Philadelphia police are stepping up patrols around Islamic worship sites and the city’s mayor has offered a $2,000 reward for information leading to the conviction of “anyone engaged in a hate crime” after early-morning prayers at the Al-Aqsa Islamic Society were disrupted by the discovery Monday of a severed pig’s head on the mosque’s doorstep.
“Someone tried to desecrate the mosque and its peaceful people,” Mayor Michael Nutter (D) said Tuesday, according to the Philadelphia Inquirer. “That, of course, will not be tolerated.”
Nutter condemned the “ignorant act” at a City Hall news conference, where, the newspaper reported, “shoulder to shoulder they stood: imams in kufis, ministers in robes, rabbis in skullcaps, elected officials and community leaders in business suits.”
Police Commissioner Charles Ramsey said no arrests have been made in the incident outside the west Philadelphia mosque, according to the Associated Press. Ramsey said the department is attempting to enhance security video that shows someone throwing the pig’s head from the passenger side of a red pickup truck that drove by the building twice Sunday night.
A mosque spokesman called it a “hate motivated” act. Pork is considered non-halal, or food that is not religiously sanctioned by Islamic law.
From the Inquirer:
Speaking in Arabic through an interpreter, Al Aqsa Imam Muhammad Shehata told reporters: “We all come for the same roots, the same mother and father, Adam and Eve. . . . The best among the believers are the ones who do not harm anyone with words or violence.”
A worker opening the mosque — which is in the same building as an Islamic school and the Arab American Development Corp. — found the pig’s head about 6 a.m. Monday.
“It’s just a pig’s head — that’s not a big deal, but it does send a message,” mosque spokesman and Arab American Development Corp. Director Marwan Kreidie told The Washington Post. “I think people are worried that if they do a pig’s head, they could do something more violent in the future.”
At the news conference Tuesday, Kreidie said the perpetrators “might have thought they were doing something against” the Islamic State, according to the Inquirer.
“In fact, they are doing exactly what the radicals want them to do,” he said, the newspaper reported. “They want America to appear to be anti-Muslim. This will help them in their recruiting; this will help them in their propaganda. We can’t let the extremists win.”
“It is too early in the investigation to determine if it is a hate crime, but I anticipate that will be the direction the investigation will go,” Philadelphia Police Department spokeswoman Leeloni Palmiero told CNN.
“This vandalism of a sacred space comes in the midst of an election cycle that has given us the most public attacks on an American minority in living memory,” Jacob Bender, executive director of the Philadelphia chapter of the Council on American-Islamic Relations (CAIR), said in a statement Tuesday. “Attacks upon American Muslims should be, and must be, the responsibility of all Americans to condemn.”
Mayor-elect Jim Kenney called on the people of his city to “join me in rejecting this despicable act and supporting our Muslim neighbors.”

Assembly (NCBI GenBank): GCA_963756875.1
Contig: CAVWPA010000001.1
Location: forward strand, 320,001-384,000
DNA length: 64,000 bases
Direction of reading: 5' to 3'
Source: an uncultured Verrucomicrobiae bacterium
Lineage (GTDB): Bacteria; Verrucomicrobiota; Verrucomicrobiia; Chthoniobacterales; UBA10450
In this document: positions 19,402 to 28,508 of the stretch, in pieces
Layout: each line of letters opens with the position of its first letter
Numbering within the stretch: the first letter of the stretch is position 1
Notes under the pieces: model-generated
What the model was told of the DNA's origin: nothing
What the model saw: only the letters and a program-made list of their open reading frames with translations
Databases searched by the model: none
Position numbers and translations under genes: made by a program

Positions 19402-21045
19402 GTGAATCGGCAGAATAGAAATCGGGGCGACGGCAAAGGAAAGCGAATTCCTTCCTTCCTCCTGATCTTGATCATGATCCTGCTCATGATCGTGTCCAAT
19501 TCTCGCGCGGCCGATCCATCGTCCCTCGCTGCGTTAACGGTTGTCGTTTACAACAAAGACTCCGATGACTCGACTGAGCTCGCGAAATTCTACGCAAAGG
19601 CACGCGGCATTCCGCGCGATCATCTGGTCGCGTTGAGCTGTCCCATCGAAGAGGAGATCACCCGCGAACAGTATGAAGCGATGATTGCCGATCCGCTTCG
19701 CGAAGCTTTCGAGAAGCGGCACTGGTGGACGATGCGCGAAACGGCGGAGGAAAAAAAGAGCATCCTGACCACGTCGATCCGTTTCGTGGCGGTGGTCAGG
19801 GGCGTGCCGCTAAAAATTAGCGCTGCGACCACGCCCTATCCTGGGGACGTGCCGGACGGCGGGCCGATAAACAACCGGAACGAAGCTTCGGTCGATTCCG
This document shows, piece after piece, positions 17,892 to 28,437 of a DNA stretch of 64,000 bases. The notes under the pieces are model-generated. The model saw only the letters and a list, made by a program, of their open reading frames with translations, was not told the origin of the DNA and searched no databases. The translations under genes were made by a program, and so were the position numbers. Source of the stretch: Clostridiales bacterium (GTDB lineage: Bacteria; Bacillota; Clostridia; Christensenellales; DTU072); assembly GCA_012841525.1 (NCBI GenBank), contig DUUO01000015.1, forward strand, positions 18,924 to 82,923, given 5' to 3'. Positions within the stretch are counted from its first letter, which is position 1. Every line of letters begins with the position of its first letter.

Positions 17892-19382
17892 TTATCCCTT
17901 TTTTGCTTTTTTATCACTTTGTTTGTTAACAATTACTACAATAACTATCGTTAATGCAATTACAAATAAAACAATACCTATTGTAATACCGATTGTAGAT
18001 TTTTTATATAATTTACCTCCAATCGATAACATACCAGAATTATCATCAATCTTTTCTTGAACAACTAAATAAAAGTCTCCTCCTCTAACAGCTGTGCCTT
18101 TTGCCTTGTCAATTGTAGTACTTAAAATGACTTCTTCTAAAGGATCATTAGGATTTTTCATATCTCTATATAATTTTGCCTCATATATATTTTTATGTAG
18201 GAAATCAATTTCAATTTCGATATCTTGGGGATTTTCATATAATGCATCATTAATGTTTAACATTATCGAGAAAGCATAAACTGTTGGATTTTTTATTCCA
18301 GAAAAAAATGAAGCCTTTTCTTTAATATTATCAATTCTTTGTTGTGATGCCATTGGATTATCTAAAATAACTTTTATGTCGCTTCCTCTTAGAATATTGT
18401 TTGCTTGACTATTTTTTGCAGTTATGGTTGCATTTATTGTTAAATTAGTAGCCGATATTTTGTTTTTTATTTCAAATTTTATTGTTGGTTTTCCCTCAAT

“The bigotry that desecrated Al-Aqsa mosque today has no place in Philadelphia,” Kenney said in a statement.
The complex will be under increased police protection, officials said.
A manager at Philadelphia’s Al-Aqsa Islamic Society said the mosque received a voicemail on Nov. 14 that alluded to the Paris terror attacks, according to police. “Are you happy about what happened in France?” the male voice stated. The persona also said, “God is a pig!” and “God is Pork!”
Kreidie doesn’t believe anyone from the surrounding community was responsible for throwing the pig’s head. This particular mosque hasn’t been targeted in the past, even after 9/11, Kreidie said. But national discourse about Muslims has become increasingly hostile lately.
Indeed, many Muslims in America report feeling or experiencing growing anti-Muslim sentiment, particularly since the terrorist attacks in Paris and San Bernardino. That rhetoric, Muslims say, has also taken center stage in the political arena: On Monday, Republican presidential candidate Donald Trump called for a “total and complete shutdown of Muslims entering the United States.”
Trump has previously called for surveillance of some mosques and requiring Muslims to register with the government.
On Tuesday, Nutter slammed Trump’s proposal and said his city should ban the billionaire businessman.
“Trump is literally trying to radicalize Americans against Muslims, and that’s not what America is about,” Nutter said, according to the AP.
“There’s a constant climate of insinuation of terrorism and disloyalty that creates this pervasive sense of being an outsider,” Haroon Moghul, a fellow at the Institute for Social Policy and Understanding in Washington, told The Post last week.
The incident could be a violation of the city’s ordinance on ethnic intimidation and institutional vandalism, Rue Landau, executive director of the Philadelphia Commission on Human Relations, told the Inquirer.
“It is a heinous act that sends a message to Arab American communities that they are not wanted here in Philadelphia, and that could not be further from the truth,” Landau said.
There have been other stories of severed pig heads being left at mosques. In 2006, someone threw a severed pig’s head into a Maine mosque as a group of men prayed inside. The suspect said it was a prank, but the incident rattled the Lewiston Somali community.
And on Sunday, a pig’s head was reportedly found in the bathroom of a university mosque in Australia.
“A lot of people think it’s kryptonite to Muslims and it’s not,” said Kreidie, the Philadelphia mosque spokesman. “It’s just degrading and humiliating to people, and you know why it’s being done.”
This post, originally published on Dec. 8, has been updated.